Australia Post

Australia Post wants to lift the price of stamps by 10c. Photo: Jessica Shapiro

Australia Post will lob a hot potato into the Abbott government's lap on Friday when it tells the Australian Competition and Consumer Commission that it wants to bump up the basic postage rate by almost 17 per cent, from 60¢ to 70¢.

Chief executive Ahmed Fahour wants to put the price of a standard stamp up at the end of March, and is sugar-coating the proposal by committing to hold the new price for three years, pointing out that earnings pressure on small locally run postal agencies will ease – and by offering shelter to 5.7 million Australians who hold Commonwealth government concession cards.

Concession card holders, including senior citizens who rely more on traditional mail, would register with Australia Post to qualify for postage at the existing 60¢ rate. The number of letters covered by the concession would, however, be limited to about 50 a year.

Businesses and governments that account for over 80 per cent of regulated "snail mail" such as customer statements and bills are exposed, and there is added spice because Australia Post is an outside privatisation chance as the Abbott government looks at ways to rein in budget deficits and finance new infrastructure.

Still, requests for rate increases have not been vetoed before, and Fahour has a solid case to make.

The basic price of a stamp has only increased three times in the past 22 years, from 45¢ to 60¢. The last increase from 55¢ was not so long ago, in June 2010, but the 22-year, 33 per cent price rise compares with a 70 per cent increase for Australia's consumer price index over the same time.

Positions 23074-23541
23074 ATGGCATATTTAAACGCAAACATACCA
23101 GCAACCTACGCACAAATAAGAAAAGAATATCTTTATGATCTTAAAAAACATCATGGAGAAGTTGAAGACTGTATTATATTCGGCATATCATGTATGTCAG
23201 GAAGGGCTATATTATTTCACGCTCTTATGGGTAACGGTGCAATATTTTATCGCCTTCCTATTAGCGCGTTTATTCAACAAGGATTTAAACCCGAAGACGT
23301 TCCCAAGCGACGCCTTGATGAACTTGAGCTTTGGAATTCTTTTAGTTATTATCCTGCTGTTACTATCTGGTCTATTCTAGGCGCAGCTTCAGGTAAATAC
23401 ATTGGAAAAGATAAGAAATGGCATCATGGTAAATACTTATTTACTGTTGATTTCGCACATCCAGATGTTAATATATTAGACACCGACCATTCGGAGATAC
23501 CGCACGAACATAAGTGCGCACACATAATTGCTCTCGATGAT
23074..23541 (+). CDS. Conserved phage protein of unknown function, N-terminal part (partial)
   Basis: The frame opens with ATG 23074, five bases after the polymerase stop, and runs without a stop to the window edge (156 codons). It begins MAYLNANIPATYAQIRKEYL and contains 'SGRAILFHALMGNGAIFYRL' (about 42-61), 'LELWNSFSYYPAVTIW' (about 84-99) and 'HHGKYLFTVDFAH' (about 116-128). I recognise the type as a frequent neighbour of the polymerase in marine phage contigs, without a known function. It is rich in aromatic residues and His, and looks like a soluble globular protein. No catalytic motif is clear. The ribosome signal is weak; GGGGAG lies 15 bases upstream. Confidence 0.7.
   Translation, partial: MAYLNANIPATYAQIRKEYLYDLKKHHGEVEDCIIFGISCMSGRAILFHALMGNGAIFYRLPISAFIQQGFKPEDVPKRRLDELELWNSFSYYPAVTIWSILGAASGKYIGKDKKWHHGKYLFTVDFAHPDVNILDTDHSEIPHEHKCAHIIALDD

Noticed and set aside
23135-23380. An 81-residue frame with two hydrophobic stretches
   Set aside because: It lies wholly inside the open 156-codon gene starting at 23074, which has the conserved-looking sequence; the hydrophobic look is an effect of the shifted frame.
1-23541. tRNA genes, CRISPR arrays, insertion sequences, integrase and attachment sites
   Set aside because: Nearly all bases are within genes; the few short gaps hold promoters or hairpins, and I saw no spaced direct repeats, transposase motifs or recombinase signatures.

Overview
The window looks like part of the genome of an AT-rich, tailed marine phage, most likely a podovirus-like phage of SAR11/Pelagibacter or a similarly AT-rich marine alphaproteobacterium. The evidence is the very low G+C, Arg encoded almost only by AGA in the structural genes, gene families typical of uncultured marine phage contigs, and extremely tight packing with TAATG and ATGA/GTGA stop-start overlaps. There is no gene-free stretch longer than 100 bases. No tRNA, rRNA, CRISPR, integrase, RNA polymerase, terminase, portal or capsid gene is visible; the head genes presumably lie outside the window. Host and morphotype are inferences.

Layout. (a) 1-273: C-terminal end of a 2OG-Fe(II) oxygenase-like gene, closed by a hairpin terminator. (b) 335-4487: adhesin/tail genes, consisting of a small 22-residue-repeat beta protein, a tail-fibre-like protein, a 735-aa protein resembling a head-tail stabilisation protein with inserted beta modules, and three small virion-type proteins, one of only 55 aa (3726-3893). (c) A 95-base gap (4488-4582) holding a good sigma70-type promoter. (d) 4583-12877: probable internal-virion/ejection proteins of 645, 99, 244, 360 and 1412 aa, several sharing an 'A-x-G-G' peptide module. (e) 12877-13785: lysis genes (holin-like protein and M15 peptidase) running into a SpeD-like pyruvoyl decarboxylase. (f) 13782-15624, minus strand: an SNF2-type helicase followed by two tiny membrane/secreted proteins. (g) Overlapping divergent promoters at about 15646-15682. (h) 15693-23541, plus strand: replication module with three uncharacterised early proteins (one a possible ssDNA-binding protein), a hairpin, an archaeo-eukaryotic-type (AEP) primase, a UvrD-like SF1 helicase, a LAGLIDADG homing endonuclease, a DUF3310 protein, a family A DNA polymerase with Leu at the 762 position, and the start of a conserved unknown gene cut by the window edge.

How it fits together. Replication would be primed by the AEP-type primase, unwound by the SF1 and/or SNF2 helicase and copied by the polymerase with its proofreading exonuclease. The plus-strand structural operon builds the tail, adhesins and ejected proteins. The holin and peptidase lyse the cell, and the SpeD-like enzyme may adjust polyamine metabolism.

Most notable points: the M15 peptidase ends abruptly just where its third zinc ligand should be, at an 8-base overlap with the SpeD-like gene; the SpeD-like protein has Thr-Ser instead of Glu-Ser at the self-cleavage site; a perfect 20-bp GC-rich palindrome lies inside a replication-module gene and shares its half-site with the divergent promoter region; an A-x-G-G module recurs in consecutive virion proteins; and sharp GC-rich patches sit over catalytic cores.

Australia's basic postage rate is now the second-lowest in the OECD, which averages $1 a letter, and even if it gets the 10¢ increase, Australia Post will continue to lose money on snail mail that must be delivered nationwide under its charter.

Losses on snail mail have been mounting as Australians switch to digital forms of communication including smartphones and tablets, and as the high fixed cost of delivering letters rises along with Australia's population.

Australia Post says the signs are the retreat is accelerating in its proposal to the ACCC, which will make a recommendation to the government and the responsible ministers, Communications Minister Malcolm Turnbull and Finance Minister Mathias Cormann.

Mail volumes are 23 per cent below their peak here, but are down by 30 per cent in the US, even though the US Postal Service has a monopoly on mailbox access. They are down by 40 per cent or more in countries including Britain, the Netherlands, New Zealand, Denmark, and Korea (the only OECD country that still charges less than Australia Post).

The government-owned group's total profit has been rising. Earnings rose by 20.8 per cent to $311.9 million in the year to June 2013 as Fahour grew unregulated areas of the business fast enough to offset the losses the old postal service is generating.

The internet is both a deadweight and a source of new revenue as the process unfolds. Fahour is, for example, chasing digital mail revenue with its Australia Post Digital MailBox service: higher snail mail costs won't hurt that plan.

The internet is also not only destroying the economics of snail mail, but supporting the development of an online shopping industry that is supercharging unregulated package delivery businesses, including the ones Australia Post operates.

Fahour took the group to 100 per cent ownership of the leading parcel and express freight service, StarTrack, in November 2012 by buying joint venture partner Qantas out for about $400 million. In 2012-13 Australia Post's parcel and express delivery services including StarTrack boosted earnings by 29 per cent to $355 million in 2012-13, making them the focus of any privatisation attempt.

Australia Post broke even on snail mail in 2007-08 when letter volume peaked at 4.6 billion. It lost $550 million over the next five years, however, as letter volumes fell by 23 per cent to 3.6 million, and as the number of delivery points rose 7 per cent to 11.2 million.

Stamp price rises are always politically sensitive, but every 1 per cent letter volume decline is now costing Australia Post $20 million: Fahour must fancy his chances.

mmaiden@fairfaxmedia.com.au